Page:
My “Midlife Crisis” Birthday Present

First, I must admit that I’m not sure I totally understand what a midlife crisis is. But I have it in my mind that it's something that happens to a man when he begins to realize that his youth has slipped away. In an effort to regain something of the “glory” of his youthful days, he does something radically uncharacteristic for a man of his supposed maturity—like have “an affair” with some younger woman, or buy a totally impractical, expensive, flashy new sports car.

I can tell you that neither of those things appeals to me.... not in the least. I may be experiencing mid-life crisis, but I’m not experiencing selfishness, foolishness, and blatant stupidity. At least, I hope I’m not.

I’ve got it in my mind that I can have a positive midlife crisis—something that may, admittedly, prove painful to my wife and children, but it won’t destroy my family. Fact is, Marlene and our boys all approve. They are a little shocked, but they approve.

I will not belabor you with further ado. I will just tell you plain and simple....

I bought myself a banjo.

Now, some of you may be thinking: “You bought a banjo? That’s supposed to be evidence of a midlife crisis? That’s a pretty lame midlife crisis!”

Well, it’s my midlife crisis and I can define it any way I want. :-)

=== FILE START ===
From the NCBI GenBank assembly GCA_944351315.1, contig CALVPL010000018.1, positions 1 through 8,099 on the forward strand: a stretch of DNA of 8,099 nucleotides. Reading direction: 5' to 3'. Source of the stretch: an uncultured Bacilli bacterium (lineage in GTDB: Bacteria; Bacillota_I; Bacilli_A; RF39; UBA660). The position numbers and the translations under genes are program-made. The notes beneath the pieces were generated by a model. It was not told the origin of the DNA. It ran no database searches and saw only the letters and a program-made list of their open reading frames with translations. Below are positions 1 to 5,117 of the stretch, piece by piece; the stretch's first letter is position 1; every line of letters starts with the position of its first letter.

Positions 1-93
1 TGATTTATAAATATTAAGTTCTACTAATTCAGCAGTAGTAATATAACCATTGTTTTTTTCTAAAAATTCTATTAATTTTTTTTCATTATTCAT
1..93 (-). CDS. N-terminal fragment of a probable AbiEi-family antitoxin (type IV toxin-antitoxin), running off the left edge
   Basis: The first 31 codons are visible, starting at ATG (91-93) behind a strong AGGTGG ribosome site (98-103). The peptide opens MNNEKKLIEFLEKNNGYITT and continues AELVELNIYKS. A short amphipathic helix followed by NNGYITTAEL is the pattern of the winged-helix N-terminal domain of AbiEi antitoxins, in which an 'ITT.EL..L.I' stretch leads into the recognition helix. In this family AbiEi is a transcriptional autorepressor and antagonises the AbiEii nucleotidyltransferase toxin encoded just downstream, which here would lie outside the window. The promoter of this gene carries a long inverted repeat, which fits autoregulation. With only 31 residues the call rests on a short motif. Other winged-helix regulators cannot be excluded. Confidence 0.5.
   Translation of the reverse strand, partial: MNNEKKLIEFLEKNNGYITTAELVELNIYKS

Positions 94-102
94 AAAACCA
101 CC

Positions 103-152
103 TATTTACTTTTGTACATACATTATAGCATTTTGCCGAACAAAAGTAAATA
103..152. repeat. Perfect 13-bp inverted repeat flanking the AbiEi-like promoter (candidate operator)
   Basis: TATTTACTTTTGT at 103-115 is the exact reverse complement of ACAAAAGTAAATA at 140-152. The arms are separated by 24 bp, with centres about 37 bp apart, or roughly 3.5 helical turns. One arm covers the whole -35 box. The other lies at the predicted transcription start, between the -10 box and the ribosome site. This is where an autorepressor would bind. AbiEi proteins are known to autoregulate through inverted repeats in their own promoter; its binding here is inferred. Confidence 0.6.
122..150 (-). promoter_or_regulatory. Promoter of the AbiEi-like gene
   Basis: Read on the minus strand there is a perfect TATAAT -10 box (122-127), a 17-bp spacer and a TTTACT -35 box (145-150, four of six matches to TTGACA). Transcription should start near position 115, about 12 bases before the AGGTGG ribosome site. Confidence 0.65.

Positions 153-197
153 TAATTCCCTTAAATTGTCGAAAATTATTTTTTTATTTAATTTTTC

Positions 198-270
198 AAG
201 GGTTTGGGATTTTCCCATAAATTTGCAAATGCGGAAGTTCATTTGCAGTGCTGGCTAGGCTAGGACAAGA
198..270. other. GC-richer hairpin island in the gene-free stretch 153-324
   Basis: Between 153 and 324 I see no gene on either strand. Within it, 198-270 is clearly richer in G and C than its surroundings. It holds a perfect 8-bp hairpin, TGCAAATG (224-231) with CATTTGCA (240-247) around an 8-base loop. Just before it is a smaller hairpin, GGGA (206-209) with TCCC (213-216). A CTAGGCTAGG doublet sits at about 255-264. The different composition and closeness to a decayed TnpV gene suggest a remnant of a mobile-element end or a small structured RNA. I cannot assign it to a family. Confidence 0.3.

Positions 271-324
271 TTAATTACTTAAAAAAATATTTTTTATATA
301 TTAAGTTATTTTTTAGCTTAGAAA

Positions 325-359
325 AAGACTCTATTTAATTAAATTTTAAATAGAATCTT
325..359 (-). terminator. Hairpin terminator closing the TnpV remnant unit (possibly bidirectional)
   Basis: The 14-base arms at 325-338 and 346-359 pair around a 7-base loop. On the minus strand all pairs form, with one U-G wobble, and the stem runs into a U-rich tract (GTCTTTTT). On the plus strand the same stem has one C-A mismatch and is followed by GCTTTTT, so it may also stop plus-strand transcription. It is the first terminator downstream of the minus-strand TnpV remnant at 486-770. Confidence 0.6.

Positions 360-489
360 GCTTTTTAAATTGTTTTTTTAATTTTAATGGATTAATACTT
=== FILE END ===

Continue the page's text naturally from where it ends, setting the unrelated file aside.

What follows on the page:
What you do not realize is that for me to buy myself a banjo is completely out of character. I don’t know nuthin’ about playing any musical instrument. I’m 51 years old and I’m a total musical ignoramus

But, looking back, when I was 41 years old, I was a total chicken butchering ignoramus, and I learned myself that. I ask you, can playing a banjo be harder than butchering chickens?

Actually, I’m sure it is. The way I see it, a man can become very proficient after butchering somewhere around 1,000 chickens. Calculate the average time spent butchering those chickens, spread out over a few years, and you’ll end up with maybe 100 hours total.

But, according to a banjo book I bought, it takes around 2,500 hours of practice before you become really proficient at playing the banjo. So, yes, learning to play banjo is harder than learning to butcher chickens. I’m not taking this on without some realistic understandings about what I’m getting into.

Unlike so many other people out there, I did not grow up in a musically-inclined family. When I think about my parents and grandparents and aunts and cousins, I can think of only one person who played a musical instrument—my aunt Carolyn played piano and accordion.